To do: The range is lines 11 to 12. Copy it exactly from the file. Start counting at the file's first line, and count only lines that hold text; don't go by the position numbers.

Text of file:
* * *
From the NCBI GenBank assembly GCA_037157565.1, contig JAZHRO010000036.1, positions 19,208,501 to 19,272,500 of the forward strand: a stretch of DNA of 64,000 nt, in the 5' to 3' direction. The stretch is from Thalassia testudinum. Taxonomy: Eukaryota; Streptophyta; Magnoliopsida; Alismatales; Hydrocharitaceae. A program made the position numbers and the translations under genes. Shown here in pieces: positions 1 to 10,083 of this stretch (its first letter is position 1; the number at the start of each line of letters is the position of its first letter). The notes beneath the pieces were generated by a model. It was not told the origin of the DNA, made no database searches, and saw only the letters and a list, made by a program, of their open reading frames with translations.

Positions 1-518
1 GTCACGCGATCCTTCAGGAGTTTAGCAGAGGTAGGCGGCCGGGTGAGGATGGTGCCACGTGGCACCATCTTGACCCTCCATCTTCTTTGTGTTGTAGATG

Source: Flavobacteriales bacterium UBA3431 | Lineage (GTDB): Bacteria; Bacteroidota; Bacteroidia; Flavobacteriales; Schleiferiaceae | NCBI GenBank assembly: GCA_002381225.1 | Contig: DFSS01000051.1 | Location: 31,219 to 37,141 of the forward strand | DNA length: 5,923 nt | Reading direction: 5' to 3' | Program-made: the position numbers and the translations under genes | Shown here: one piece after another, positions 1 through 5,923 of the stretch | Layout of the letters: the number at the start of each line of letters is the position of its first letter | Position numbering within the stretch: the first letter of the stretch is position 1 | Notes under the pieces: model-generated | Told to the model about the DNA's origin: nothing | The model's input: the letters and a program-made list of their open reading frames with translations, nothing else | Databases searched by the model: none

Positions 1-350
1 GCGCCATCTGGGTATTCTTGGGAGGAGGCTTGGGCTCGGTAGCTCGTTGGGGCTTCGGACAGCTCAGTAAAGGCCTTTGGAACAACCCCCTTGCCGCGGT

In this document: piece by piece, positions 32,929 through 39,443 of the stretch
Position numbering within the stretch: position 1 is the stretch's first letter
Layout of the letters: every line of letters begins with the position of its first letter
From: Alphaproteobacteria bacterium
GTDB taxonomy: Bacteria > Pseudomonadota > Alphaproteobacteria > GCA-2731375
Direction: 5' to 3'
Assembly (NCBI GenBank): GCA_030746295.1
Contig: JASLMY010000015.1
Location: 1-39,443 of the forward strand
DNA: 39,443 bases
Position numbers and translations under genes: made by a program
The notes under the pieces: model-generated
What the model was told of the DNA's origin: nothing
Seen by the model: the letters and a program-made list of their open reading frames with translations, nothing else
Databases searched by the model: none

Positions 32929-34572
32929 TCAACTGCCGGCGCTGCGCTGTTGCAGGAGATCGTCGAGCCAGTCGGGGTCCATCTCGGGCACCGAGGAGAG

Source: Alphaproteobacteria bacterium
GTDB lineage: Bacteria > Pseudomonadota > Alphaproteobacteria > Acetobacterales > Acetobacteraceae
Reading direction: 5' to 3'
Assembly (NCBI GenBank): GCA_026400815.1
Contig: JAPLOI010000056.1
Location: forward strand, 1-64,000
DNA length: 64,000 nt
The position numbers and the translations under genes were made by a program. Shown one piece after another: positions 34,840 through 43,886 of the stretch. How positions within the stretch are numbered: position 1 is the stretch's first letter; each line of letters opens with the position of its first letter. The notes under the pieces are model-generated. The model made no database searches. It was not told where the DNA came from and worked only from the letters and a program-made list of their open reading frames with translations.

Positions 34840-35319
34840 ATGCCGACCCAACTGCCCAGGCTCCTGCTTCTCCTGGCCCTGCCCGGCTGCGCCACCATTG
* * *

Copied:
GTDB taxonomy: Bacteria > Pseudomonadota > Alphaproteobacteria > GCA-2731375
Direction: 5' to 3'